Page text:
Could organisms from Earth take root on Mars?

Yes, but with some caveats.  The biggest caveat is that organisms can't be human.  Or animals.  They could be Arctic lichens, already shown to be able to survive without oxygen and at very low pressure.  The lichens have not even lost the ability to photosynthesise during daylight hours, suggesting they could be planted in the same Mariner Valleys.  But lichens from the Arctic do not equal pets, citrus trees or koalas.  Whether or not these organisms will take root on Mars depends on whether or not it has oxygen and an Earth-like zone.  The Red Planet has low gravity, high radiation, and powerful dust storms.  Because of all this, a living organism without proper protection will either boil or freeze immediately after landing on the surface. 

Some scientists believe planting lichens will increase oxygen levels in the Martian atmosphere, as happened on Earth millions of years ago.  Still, others parry that the two planets' atmospheres are radically different.  If the miracle does happen, it will clearly not be in 2024, when the first settlers are due to go to Mars.  The mission is equated with suicide (officially in some Arab countries), physically and economically.  Nevertheless, Elon isn't going to stop there. 

Why can't we turn Mars into a planet like Earth?

Because then we would have to heat it, collapsing the entire natural structure of the planet.  As recent experiments have shown, a few centimetres thick transparent aerogel dome could turn Martian soil into Earth soil, but such tricks would be suitable for a minuscule part of the planet.  Such a dome would most likely be used in fruit and vegetable laboratories, as its effect on the planet's interior could have unfortunate consequences for the galaxy.  Furthermore, we cannot verify how Mars will react to its transformation into Earth, even knowing what is inside Mars.  That is why experts refuse to place such domes over the Mariner Valleys - literally, valleys under which scientists believe water could flow and over which fog, an unusual phenomenon for Mars, collects.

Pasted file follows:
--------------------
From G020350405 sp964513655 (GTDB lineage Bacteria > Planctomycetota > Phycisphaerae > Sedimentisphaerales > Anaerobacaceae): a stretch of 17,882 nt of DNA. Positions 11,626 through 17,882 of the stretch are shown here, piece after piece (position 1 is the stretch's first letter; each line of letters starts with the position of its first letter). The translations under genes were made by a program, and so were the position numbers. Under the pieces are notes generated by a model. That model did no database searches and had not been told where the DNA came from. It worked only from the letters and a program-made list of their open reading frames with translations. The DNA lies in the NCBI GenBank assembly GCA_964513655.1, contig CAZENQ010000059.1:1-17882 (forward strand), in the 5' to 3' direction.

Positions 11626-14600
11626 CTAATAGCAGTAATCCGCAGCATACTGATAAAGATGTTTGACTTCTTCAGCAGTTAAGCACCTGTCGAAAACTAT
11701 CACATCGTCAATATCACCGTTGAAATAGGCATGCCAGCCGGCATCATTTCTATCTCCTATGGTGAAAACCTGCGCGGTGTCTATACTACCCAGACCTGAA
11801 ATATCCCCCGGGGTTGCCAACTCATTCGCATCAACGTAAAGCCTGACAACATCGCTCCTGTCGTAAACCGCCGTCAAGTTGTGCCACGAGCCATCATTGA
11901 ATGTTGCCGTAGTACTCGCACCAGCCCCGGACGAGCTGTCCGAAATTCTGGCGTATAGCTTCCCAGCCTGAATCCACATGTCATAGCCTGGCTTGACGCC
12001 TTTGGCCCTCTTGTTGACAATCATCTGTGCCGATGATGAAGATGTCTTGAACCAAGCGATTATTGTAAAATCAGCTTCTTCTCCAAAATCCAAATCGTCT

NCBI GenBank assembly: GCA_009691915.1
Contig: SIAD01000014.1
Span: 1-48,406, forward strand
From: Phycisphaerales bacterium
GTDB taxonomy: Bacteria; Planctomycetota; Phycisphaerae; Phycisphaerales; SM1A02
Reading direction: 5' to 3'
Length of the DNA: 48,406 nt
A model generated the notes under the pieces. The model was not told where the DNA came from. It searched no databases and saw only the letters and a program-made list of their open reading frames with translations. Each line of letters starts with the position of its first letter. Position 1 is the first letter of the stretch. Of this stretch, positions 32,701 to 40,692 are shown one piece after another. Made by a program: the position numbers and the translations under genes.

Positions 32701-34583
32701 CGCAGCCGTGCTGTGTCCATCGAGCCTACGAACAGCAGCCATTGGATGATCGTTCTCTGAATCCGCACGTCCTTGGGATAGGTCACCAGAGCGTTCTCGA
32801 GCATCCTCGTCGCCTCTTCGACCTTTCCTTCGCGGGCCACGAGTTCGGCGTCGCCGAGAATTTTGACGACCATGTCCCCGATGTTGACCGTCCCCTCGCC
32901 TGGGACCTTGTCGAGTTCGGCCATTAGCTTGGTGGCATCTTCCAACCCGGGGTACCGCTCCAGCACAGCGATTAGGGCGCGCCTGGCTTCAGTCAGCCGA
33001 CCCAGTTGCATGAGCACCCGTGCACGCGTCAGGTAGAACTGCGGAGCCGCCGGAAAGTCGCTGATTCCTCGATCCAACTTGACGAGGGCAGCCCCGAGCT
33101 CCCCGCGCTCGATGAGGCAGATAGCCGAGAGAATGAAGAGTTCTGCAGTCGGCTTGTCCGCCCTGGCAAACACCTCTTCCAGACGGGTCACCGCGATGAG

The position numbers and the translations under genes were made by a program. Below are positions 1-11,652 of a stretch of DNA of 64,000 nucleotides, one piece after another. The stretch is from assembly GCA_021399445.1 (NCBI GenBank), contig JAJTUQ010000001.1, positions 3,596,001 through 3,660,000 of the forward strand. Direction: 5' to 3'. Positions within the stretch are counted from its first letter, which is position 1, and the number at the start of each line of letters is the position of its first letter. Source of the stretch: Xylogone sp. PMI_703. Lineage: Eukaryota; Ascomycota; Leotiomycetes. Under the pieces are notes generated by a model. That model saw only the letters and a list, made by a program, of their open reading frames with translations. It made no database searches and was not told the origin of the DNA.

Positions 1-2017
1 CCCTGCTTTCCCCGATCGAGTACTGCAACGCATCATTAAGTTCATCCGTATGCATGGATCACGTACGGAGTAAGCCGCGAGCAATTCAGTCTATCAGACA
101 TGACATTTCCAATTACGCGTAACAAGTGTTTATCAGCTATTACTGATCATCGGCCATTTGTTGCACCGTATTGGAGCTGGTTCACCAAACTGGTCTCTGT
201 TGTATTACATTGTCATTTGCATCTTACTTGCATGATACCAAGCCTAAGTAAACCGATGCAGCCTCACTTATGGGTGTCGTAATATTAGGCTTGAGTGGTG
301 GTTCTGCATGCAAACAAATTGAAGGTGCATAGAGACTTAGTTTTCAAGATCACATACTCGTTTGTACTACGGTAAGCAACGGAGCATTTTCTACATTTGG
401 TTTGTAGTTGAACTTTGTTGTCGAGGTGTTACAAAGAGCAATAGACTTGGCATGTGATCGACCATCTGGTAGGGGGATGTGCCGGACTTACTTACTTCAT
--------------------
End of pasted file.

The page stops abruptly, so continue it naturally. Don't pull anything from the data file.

Another option to change the climate on Mars is to bomb it with thermonuclear bombs.  They would evaporate carbon dioxide and create a greenhouse effect.  But unfortunately, it would also destroy a unique planet and have an unknown impact on the future of the Earth.  Such an idea, by the way, was suggested by Elon Musk.  However, NASA changed his mind: when they discovered that the temperature on Mars would only rise two and a half times, thus making it still unfit for conventional life and growing plants.  Moreover, the Martian "summer" will be able to scorch everything on the planet, as temperatures will exceed +300 degrees Celsius. 

How long before people can start living on Mars?

Elon Musk, the touted "leader" of the Martian mission, believes that humans could establish a colony on the planet as early as 2050.  He has previously cited 2029 as a likely date for the first settlers to land on Mars.  However, specialists working in his company and overseeing the colonisation project believe both of these dates are irrelevant: Mars is still not explored enough to send thousands of spacecraft there.  And the spaceships themselves leave a lot to be desired: in 2020, the Starship used by SpaceX exploded on the launch pad after its return to Earth.  However, Musk called the ship's test a success, while the US Federal Aviation Administration did not consider the test positive.  So, to date, SpaceX has a problem with flight clearance.

Share this with your friends!

Ethan Oakes

Ethan Oakes

Regular Hitecher contributor since 2017, journalist, Master in Economic Security. His interests include programming, robotics, computer games, and financial markets.

All posts by Ethan Oakes

Be the first to comment